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How Are The Circuits Interpreting Endrew F? Some Preliminary Indications # FAPE

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How Are The Circuits Interpreting Endrew F? Some Preliminary Indications # FAPE

  • Julie Warshaw
  • August 29, 2017
We have written here a lot about the new Supreme Court decision in Endrew F that clarifies the FAPE standard. One reader expressed some uncertainty about the facts and ruling in Endrew F.  To ensure that we all have a handle this important decision, we will be repeating our previous posts about the new Supreme Court decision.
In the meantime, we have stated that the true meaning of Endrew F will be fleshed out by the courts and hearing officers below. Here are some preliminary published circuit decisions interpreting the Endrew F FAPE standard. I believe that the preliminary fig leaf readings indicate that the Circuits may read the supreme court clarification differently. Are you aware of other interpretations? So what do you about the way Endrew F is being applied so far?
Fourth Circuit: ML by Lieman v Montgomery County Board of Education 117
LRP 33077 (4th Cir 8/14/17) The Fourth Circuit ruled that a school
district did not deny FAPE where a student’s IEP did not include instruction in
the customs and practices of Orthodox Judaism. The Fourth Circuit notes that
the FAPE standard that it had been applying prior to Endrew F was quite similar
to the “merely more than de minimis” standard applied by the Tenth Circuit and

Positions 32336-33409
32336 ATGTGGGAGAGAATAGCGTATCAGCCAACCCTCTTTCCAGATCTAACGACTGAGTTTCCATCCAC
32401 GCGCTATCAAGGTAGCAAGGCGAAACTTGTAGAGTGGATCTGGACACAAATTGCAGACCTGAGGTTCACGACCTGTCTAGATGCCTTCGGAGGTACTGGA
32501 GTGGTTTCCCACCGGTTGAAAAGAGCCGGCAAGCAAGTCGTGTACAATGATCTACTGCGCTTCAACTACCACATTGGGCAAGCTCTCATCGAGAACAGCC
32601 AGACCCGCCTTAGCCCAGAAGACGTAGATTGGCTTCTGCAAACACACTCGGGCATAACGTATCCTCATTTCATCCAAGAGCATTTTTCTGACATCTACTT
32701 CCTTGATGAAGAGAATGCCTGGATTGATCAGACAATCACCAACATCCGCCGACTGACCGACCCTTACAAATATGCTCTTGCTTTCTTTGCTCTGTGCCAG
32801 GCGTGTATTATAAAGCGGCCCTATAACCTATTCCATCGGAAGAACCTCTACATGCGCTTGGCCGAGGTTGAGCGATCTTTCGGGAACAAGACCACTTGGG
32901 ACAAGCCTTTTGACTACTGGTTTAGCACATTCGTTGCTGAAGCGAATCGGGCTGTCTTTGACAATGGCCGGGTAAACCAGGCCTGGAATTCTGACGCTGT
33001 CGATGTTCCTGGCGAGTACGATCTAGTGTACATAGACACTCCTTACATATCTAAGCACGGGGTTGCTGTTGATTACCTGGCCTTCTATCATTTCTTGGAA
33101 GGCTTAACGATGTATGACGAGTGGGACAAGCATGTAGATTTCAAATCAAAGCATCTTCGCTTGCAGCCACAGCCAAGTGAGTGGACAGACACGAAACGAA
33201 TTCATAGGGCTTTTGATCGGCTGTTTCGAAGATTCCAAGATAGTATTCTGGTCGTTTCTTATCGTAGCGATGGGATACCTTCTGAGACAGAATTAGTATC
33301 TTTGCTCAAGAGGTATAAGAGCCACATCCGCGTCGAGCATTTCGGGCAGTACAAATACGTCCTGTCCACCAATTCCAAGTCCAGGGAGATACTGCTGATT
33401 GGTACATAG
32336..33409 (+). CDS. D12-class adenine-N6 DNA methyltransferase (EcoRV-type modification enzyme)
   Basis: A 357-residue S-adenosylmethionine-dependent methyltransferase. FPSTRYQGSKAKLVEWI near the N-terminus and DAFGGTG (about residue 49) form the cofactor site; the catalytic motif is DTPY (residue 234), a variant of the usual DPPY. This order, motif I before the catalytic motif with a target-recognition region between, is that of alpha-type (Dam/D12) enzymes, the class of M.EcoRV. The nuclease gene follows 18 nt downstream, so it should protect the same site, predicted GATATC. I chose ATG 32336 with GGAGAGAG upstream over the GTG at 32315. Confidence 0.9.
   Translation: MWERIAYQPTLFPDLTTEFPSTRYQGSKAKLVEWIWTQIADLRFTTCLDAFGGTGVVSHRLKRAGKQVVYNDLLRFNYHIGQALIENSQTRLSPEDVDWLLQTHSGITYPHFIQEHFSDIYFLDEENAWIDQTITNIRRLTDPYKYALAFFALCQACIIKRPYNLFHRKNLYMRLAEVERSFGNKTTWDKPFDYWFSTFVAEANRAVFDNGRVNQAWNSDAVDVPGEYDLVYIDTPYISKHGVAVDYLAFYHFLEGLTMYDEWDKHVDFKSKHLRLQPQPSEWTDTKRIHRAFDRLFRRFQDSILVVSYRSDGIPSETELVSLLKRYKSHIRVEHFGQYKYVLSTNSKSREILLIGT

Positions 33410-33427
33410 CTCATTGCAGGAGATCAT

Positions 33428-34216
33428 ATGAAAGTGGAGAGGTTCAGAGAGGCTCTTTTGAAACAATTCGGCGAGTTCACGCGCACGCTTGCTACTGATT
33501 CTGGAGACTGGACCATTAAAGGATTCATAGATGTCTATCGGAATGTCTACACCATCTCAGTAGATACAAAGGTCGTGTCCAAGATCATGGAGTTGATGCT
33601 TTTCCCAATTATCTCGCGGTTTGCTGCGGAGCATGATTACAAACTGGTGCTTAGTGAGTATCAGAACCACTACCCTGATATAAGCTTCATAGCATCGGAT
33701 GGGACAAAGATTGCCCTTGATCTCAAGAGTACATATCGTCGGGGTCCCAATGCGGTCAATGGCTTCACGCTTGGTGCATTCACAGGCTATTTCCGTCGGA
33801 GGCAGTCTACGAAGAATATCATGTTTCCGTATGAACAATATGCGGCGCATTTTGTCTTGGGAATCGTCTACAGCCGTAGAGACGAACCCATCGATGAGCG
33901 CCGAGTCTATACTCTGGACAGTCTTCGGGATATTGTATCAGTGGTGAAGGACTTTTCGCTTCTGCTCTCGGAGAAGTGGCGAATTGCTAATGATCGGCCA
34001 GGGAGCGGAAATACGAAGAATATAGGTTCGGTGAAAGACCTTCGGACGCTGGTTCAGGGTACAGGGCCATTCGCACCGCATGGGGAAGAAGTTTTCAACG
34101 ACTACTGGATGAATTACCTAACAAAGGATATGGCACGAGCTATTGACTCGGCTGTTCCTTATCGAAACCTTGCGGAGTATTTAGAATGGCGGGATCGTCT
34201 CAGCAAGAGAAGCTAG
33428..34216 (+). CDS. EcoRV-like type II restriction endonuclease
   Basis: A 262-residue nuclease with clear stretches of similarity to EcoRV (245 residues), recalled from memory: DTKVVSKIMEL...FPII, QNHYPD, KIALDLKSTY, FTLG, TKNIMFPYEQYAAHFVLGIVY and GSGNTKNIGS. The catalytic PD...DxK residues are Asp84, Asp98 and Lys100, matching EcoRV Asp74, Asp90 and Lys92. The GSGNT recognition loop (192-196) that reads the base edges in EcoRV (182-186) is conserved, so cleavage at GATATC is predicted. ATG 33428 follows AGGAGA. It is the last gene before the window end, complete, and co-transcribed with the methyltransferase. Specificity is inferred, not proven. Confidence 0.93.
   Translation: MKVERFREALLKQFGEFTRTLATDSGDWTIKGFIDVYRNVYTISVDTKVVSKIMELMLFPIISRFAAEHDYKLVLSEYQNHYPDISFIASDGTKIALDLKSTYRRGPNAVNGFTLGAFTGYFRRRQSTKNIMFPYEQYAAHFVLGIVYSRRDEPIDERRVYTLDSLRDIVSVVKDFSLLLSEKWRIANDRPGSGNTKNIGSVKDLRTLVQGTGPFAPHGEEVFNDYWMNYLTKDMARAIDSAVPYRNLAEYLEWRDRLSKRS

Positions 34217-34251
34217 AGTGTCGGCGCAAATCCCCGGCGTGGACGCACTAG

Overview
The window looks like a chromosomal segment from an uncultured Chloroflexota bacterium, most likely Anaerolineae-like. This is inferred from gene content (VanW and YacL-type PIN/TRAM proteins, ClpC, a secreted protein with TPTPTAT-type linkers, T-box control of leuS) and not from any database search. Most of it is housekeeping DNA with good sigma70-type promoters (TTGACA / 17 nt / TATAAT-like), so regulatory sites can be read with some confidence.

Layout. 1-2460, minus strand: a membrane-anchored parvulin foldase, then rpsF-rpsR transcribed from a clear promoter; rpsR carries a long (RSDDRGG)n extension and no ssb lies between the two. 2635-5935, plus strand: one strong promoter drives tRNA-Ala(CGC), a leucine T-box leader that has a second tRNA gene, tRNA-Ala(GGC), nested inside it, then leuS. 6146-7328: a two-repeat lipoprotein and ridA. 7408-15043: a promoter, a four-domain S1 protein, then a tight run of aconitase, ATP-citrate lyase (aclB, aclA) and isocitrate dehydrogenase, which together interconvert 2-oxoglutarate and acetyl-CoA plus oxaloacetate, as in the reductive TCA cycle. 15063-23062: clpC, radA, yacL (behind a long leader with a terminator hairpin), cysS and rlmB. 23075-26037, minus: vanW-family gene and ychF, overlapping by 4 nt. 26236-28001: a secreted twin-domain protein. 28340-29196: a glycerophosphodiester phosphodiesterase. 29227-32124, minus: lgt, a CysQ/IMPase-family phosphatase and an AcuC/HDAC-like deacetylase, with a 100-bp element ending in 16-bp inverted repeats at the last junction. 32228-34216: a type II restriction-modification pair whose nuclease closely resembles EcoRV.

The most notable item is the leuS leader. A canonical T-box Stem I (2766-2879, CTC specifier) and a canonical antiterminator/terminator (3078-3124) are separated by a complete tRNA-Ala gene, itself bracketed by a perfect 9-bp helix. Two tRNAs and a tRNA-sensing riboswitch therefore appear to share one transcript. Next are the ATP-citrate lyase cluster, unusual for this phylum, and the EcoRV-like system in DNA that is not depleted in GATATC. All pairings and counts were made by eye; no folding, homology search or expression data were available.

rejected by the Supreme Court.
The Fourth Circuit did not reach the
question of the FAPE standard, however, because the court found that IDEA does
not provide the relief sought by the parents under any standard. The Court
ruled that IDEA does not require schools to provide religious instruction, and
citing the language from Endrew F
concerning “progress appropriate in light of the child’s circumstances,” the
court found that the circumstances that are relevant involve the student’s
disability and not his faith or culture

Because IDEA does not guarantee any particular outcome, the Fourth
Circuit held that FAPE had been offered and affirmed the denial of
                              b. Eighth Circuit: IZM v
Roesmount-Apple Valley-Eagan Public Schs, Independent Sch Dist No 1
IDELR 86 (8th Cir 7/14/17) Eighth Circuit ruled that a state statute
regarding Braille instruction did not raise the bar for FAPE. The Court noted
that IDEA does not guarantee that a child make any progress. The court
acknowledged the “progress appropriate in light of the child’s circumstances,”
language from Endrew F, and noted
that the new standard by the Supreme Court was consistent with its ruling that
the school district had provided FAPE even though not all of the student’s
instructional materials were provided in Braille despite reasonable efforts to
do so.

c.  Ninth Circuit: MC ex rel MN v Antelope
Valley Union High Sch Dist
858 F.3d 1189, 117 LRP 21748 (9th Cir
5/30/17) Although the Ninth Circuit did not apply the Endrew decision,
remanding the question instead to the District Court, the Ninth Circuit gave
some serious hints as to how it may interpret the high Court’s clarification: “Recently,
the Supreme Court clarified Rowley and provided a more precise
standard for evaluating whether a school district has complied substantively
with the IDEA: “To meet its substantive obligation under the IDEA,
a school must offer an IEP reasonably calculated to enable a child to make
progress appropriate in light of the child’s circumstances.” Endrew
 … In other words, the school must implement an IEP that is
reasonably calculated to remediate and, if appropriate, accommodate the child’s
disabilities so that the child can “make progress in the general education
curriculum,” id. at 3 (citation omitted), taking into account the progress of his
non-disabled peers, and the child’s potential
. We remand so the district
court can consider plaintiffs’ claims in light of this new guidance from the
Supreme Court.” {emphasis added}